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Sun's McNealy Wants Obama to Push Open Source 176

CWmike writes to tell us that Sun's Scott McNealy is pushing for the Obama administration to adopt a much more open-source friendly policy similar to what has been done in Denmark, the UK, and other countries. "Although open-source platforms are widely used today in the federal government -- particularly Linux and Sun's own products, Solaris and Java -- McNealy believes many government officials don't understand it, fear it and even oppose it for ideological reasons. McNealy cited an open-source development project that Sun worked on with the US Department of Health and Human Services, during which a federal official said 'that open source was anti-capitalist.' That sentiment, McNealy fears, is not unusual or isolated."
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Sun's McNealy Wants Obama to Push Open Source

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  • Scary idea... (Score:4, Informative)

    by Anonymous Coward on Friday February 27, 2009 @07:07PM (#27018311)

    Some good examples are IBM's JT400 toolkit (, Java and Firefox of course, and some examples like the jtds driver that outperforms Microsoft's own. ( Some may argue that OpenOffice is superior to program for as well.

    Lets not forget the Knoppix cds that are used specifically for tightening network security.

    If the government gets more on-board it will be a great contribution at least for motivation behind Linux. We'd also see some inevitable contributions as they assign their resources to projects like Wine for interoperability, Pidgin for communication, Nagios for enterprise monitoring and starts exploring Lotus or enterprise groupware apps for Linux.

    The scary thing would be the amount of potential leverage it could give FOSS for stuff like patent suits. It could actually make the government bias in the opposite direction!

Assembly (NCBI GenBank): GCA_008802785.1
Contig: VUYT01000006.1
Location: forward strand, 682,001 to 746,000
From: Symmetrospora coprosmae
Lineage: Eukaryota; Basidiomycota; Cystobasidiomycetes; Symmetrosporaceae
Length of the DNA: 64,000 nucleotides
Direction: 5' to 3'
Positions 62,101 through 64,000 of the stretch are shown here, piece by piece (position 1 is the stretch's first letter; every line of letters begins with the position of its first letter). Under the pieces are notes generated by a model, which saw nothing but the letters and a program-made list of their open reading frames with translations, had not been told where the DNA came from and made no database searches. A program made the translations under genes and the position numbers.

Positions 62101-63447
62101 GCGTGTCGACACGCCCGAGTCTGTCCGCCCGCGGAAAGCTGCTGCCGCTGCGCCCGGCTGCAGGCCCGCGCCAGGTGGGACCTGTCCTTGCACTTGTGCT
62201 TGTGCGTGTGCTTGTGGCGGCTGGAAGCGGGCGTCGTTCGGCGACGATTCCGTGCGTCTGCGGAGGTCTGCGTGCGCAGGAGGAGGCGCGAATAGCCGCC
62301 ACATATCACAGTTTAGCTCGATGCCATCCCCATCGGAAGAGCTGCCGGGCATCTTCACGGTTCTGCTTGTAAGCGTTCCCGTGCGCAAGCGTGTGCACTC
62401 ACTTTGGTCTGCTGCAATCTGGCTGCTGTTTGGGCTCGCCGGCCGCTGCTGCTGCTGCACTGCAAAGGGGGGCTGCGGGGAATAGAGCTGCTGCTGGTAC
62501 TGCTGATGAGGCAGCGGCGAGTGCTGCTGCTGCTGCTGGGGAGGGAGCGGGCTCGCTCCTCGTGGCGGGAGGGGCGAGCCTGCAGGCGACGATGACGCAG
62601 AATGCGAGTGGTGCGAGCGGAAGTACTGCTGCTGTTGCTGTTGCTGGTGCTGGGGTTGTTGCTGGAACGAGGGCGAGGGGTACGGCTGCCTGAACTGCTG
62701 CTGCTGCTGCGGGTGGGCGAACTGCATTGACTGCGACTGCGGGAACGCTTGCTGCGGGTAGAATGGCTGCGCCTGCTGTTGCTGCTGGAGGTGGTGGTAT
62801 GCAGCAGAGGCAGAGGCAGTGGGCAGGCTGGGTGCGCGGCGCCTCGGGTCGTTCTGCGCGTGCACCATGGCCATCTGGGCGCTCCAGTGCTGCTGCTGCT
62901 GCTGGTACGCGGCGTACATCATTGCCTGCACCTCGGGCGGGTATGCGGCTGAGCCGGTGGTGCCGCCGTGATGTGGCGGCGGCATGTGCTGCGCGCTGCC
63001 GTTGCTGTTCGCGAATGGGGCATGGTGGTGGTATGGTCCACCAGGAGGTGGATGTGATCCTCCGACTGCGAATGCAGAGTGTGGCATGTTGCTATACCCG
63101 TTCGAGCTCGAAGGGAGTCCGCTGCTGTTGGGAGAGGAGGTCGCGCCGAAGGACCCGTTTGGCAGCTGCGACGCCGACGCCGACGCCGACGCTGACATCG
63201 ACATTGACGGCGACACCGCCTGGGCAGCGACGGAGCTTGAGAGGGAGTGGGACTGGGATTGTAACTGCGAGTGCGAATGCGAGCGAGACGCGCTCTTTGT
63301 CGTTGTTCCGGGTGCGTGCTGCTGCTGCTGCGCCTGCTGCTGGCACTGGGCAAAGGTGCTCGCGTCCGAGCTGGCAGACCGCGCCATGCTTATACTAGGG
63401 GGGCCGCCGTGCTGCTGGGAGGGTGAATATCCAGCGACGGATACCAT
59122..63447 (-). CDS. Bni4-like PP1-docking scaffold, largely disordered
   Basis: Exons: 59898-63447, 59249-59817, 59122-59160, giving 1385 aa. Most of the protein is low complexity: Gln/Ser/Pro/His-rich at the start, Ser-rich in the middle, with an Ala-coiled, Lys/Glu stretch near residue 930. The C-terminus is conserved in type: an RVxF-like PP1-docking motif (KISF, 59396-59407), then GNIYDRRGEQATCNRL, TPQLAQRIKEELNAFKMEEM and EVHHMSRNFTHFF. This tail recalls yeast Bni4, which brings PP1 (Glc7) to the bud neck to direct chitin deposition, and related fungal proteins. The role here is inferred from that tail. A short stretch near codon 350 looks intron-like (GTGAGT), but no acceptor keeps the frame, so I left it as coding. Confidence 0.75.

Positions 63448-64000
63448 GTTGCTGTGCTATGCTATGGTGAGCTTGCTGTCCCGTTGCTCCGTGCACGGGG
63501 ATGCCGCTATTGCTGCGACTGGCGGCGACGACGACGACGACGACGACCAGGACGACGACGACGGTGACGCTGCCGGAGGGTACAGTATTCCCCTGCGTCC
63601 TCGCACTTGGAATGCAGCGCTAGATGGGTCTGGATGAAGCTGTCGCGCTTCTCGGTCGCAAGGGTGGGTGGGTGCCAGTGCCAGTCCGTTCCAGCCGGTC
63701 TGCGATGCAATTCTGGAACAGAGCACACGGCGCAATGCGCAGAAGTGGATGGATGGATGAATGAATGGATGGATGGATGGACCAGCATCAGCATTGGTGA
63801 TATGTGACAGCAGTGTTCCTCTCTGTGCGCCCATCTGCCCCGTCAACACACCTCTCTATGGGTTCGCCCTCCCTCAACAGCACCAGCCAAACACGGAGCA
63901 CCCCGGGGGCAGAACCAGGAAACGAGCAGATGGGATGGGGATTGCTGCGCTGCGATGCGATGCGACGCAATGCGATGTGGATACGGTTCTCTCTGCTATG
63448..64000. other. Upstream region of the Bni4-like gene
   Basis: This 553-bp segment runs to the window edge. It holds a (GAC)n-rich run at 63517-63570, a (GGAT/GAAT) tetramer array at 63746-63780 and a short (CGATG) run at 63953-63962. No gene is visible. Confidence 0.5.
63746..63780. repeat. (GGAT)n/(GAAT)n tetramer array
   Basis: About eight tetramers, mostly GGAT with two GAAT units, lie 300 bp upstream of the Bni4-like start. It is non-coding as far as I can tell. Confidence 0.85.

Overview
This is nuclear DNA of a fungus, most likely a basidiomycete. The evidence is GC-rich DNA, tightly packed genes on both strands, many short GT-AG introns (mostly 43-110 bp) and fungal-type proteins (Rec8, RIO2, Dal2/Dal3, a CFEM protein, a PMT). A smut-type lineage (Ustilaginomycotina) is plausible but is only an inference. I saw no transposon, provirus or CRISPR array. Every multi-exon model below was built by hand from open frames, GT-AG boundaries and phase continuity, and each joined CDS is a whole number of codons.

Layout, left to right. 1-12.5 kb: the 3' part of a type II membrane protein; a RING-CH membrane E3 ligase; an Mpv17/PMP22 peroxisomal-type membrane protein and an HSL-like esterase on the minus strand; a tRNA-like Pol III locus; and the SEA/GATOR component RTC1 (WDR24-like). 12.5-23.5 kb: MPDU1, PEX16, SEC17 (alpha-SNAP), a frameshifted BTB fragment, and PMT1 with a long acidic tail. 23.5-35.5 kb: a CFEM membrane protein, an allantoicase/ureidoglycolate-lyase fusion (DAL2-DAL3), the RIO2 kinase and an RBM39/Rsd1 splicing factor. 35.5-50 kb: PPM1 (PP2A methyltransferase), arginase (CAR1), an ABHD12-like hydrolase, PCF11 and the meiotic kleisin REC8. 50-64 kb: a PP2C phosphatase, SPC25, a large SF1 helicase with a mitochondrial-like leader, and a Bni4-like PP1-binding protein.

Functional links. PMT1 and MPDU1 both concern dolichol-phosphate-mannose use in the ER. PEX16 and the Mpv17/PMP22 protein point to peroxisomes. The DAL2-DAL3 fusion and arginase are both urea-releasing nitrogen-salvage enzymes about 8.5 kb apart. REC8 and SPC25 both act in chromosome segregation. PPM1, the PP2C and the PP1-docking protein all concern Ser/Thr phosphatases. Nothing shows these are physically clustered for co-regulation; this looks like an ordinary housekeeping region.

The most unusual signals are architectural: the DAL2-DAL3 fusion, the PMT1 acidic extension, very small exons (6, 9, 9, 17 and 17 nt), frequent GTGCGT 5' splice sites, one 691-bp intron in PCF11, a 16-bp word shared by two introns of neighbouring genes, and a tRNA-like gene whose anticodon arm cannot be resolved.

• Re:Anti-capitalist? (Score:3, Informative)

    by TopSpin ( 753 ) * on Friday February 27, 2009 @07:49PM (#27018663) Journal

    This is McNealy quoting an unnamed "federal official" regarding an unnamed project at some arbitrary point in the past. Feel free to go all pretzel like over it if you wish, but it seems far more likely to me that any lack of progress "open source" (however McNealy defines that...) has made is more likely due to cozy relationships between politicians their favorite vendors than the ideological hang-ups of some bureaucrat.

    I've developed software as a DOD contractor. It's a very big government so I can't claim to speak for every case, but my experience was that the DOD doesn't give a flying **** what licenses are involved in their systems. They want it Tuesday. Right, wrong, whatever... Tuesday.

    But hey, it's Friday and beating up on fictional government merchantilists is fun.

  • by davecb ( 6526 ) * <> on Saturday February 28, 2009 @11:58AM (#27023113) Homepage Journal

    Fire departments they don't bill you for responding to a fire at your home or business. Schools again socialized, yes you pay taxes, but the government provides the schools, the teachers, the school itself, athletic fields, etc. Not convinced, what about all the the rural electric companies owned by local and regional governments.

    These three services were actually privately provided at first: Benjamin Franklin started a commercial fire company, schools were restrictively private in the old British "public school" system copied by the American colonies, and power companies were often private enterprises in my father's day, even up here in Soviet Canuckistan (;-))

    None of them stayed private: the competition between fire companies caused widespread public revulsion, as did the restriction of schooling to only the upper class in egalitarian America, and power companies didn't scale. One died because they were seen as immoral, the second as a conscious choice of the voting (and school-bond-buying) public and the third from technical reasons.


Who goeth a-borrowing goeth a-sorrowing. -- Thomas Tusser